Digital literacy is an increasingly important skill for many reasons. As the number of jobs in computer programming, information technology, and engineering continues to rise, the importance of STEM education is becoming widely recognized. In fact, job opportunities in STEM industries are growing at a rate of 17 percent, which is much faster than other occupations.
Because of this growth, teaching topics like coding and computer programming in high school or college courses is no longer sufficient. Instead, children are starting to learn coding and other areas of STEM in elementary school. Here are four methods children have been using to learn to code in fun and engaging ways.
1. APPS & ONLINE GAMES
Among children, one of the most popular approaches to learning coding is through apps and online games. The educational games are enjoyable for children of all ages, approaching lessons in a way that doesn’t feel like learning at all. Many of these apps are free, while others can be purchased through the app stores.
Popular computer games:
These games are just several examples of the vast number of options that are offered to young students wanting to learn coding and computer programming. Games vary by level, so some are more suitable for preschoolers and kindergarteners while others are appropriately challenging for middle and high school students.
2. TOY ROBOTS
For hands-on learners, toy robots are the perfect way to gain exposure to coding and computer programming. The toy manufacturers that have created educational and learning products for decades now make toys that introduce components of coding to children as young as three years old.
Children make these robots move or make noise by applying coding and programming concepts. For example, some robots designed for younger children move according to how the child connects building blocks. Other toy robots use colors or voice commands.
A lot of parents prefer robots for their children to apps because they normally do not require any screen time. The robots allow them to learn more about STEM and the digital world without staring at a screen for long periods, which can cause blurry vision and headaches.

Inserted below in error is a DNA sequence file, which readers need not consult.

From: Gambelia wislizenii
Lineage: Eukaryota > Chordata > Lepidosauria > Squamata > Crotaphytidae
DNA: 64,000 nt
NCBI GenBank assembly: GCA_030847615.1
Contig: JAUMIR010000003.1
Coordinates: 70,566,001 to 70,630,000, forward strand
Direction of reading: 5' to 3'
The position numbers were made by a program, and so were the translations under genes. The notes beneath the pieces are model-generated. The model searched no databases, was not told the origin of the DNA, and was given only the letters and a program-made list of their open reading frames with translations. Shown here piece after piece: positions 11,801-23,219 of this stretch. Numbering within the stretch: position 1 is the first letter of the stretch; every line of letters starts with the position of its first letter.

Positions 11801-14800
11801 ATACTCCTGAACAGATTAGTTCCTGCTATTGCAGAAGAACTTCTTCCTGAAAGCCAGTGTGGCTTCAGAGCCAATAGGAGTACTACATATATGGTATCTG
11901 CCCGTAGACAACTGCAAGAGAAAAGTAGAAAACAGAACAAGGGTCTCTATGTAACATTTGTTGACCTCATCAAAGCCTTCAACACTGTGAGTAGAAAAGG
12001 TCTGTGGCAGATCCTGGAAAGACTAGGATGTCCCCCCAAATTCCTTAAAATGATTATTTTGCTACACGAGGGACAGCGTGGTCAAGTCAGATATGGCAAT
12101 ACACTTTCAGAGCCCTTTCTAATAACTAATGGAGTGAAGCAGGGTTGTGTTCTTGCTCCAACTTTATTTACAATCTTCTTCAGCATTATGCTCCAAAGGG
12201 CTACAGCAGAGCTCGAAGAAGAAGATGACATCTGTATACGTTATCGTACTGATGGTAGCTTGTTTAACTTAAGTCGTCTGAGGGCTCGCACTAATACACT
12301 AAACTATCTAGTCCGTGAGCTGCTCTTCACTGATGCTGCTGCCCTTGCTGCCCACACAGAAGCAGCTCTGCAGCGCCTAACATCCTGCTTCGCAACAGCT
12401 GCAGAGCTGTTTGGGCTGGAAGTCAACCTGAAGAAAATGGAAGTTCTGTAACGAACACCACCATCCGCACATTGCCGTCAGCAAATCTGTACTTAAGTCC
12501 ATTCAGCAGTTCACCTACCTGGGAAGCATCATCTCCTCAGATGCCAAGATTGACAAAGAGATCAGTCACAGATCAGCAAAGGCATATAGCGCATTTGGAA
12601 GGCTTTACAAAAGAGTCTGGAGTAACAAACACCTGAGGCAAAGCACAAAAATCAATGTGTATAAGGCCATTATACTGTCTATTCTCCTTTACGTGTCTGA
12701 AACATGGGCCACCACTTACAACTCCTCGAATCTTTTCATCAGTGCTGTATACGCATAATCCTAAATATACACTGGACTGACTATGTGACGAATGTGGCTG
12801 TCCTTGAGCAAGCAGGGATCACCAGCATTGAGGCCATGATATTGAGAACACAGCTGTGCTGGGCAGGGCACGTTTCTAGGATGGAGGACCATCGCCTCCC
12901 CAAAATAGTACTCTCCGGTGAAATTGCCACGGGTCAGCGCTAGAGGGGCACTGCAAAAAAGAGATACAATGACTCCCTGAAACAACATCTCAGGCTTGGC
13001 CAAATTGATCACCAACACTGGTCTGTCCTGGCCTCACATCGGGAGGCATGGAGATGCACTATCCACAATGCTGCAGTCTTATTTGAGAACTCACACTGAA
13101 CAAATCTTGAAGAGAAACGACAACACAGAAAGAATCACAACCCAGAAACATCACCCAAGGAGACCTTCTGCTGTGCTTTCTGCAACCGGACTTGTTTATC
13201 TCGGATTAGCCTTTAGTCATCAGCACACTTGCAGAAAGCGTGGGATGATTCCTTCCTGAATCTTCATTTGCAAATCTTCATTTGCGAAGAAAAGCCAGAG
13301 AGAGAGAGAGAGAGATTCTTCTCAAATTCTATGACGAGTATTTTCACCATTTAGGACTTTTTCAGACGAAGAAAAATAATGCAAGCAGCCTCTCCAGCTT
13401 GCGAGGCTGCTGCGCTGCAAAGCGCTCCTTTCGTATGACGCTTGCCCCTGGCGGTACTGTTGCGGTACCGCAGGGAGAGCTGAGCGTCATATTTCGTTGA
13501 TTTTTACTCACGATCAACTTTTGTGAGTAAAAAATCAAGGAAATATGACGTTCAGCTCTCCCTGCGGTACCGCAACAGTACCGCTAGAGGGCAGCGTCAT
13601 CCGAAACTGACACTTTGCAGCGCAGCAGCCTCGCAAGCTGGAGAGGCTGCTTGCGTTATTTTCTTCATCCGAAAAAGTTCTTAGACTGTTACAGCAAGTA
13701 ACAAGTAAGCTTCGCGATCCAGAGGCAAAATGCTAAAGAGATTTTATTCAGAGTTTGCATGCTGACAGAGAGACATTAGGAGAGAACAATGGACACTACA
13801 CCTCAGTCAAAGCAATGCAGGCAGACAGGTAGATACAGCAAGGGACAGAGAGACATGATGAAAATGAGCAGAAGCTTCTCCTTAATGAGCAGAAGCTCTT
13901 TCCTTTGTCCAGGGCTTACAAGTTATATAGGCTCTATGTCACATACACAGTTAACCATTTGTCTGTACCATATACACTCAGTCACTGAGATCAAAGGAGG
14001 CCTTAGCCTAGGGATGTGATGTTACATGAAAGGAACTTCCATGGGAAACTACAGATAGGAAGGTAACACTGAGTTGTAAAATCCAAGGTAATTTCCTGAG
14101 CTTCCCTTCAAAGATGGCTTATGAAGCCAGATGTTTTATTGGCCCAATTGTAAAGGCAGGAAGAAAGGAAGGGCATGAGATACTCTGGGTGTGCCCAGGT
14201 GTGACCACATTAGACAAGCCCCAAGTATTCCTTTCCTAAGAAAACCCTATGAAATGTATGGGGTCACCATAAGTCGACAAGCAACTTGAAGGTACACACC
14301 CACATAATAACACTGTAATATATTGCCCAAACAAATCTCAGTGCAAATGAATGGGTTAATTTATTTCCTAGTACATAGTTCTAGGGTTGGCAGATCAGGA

The following are popular toy robots:
- Codapillar (ages three to six)
- Botley the Coding Robot (ages five to eight)
- Wonder Workshop Dash Robot (ages six and up)
- Wonder Workshop Cue Robot (ages 11 and up)
- Evo Coding Robot (ages six and up)
- AC-D2 (ages seven to nine)
3. BOARD GAMES & OTHER HANDS-ON TOYS
Board games can introduce coding and programming concepts like sequencing, planning, reasoning, logical thinking, and problem-solving skills. Like robots, board games introduce these concepts without adding screen time while also providing kids with hands-on practice applying these skills. Popular board games include:
- Learning Resources Code & Go (ages four to seven)
- Code: On The Brink by Thinkfun (ages eight and up)
- ALEX Toys Future Coders Poppin’ Pictures (ages four and up)
- Robot Turtles (ages four and up)
Another toy option is the BitsBox, which is a subscription learning system that integrates hands-on toys with online applications. The service is available to both schools and parents.
Although board games are effective in familiarizing students with elementary coding concepts, at a certain point, children will need to graduate to more complex programs to further develop and expand on these skills.
4. STEM CURRICULUM IN CLASSROOMS & AFTER SCHOOL PROGRAMS
Educational games and apps are wonderful tools for students to learn coding. However, it should also be incorporated into elementary school curriculum. Many schools offer after-school programs or summer camps that teach these subjects, but educators have been slow to implement them into the classroom. STEM subjects should be more integrated, so students have more opportunities to further develop their skills in coding, computer programming, and other STEM areas.
Since most teachers do not receive training or education on teaching these subjects, STEM curriculum has been developed to supplement a teacher’s instruction in the classroom. There are a variety of services from which to choose, such as the Acellus STEM 10 program or code.org’s org’s CS Fundamentals for Elementary Schools. Rather than a text-book heavy curriculum, these programs focus on interactive learning and the hands-on application of theories and concepts.
Starting to teach students coding and other STEM-related concepts at a young age is beneficial for both children and society at large. It will open up opportunities as children grow up because we will need more people in STEM careers as these industries continue to expand. When young children are exposed to coding, engineering, math, and chemistry, it encourages them to be curious and interested in STEM fields, which may lead to potential career paths.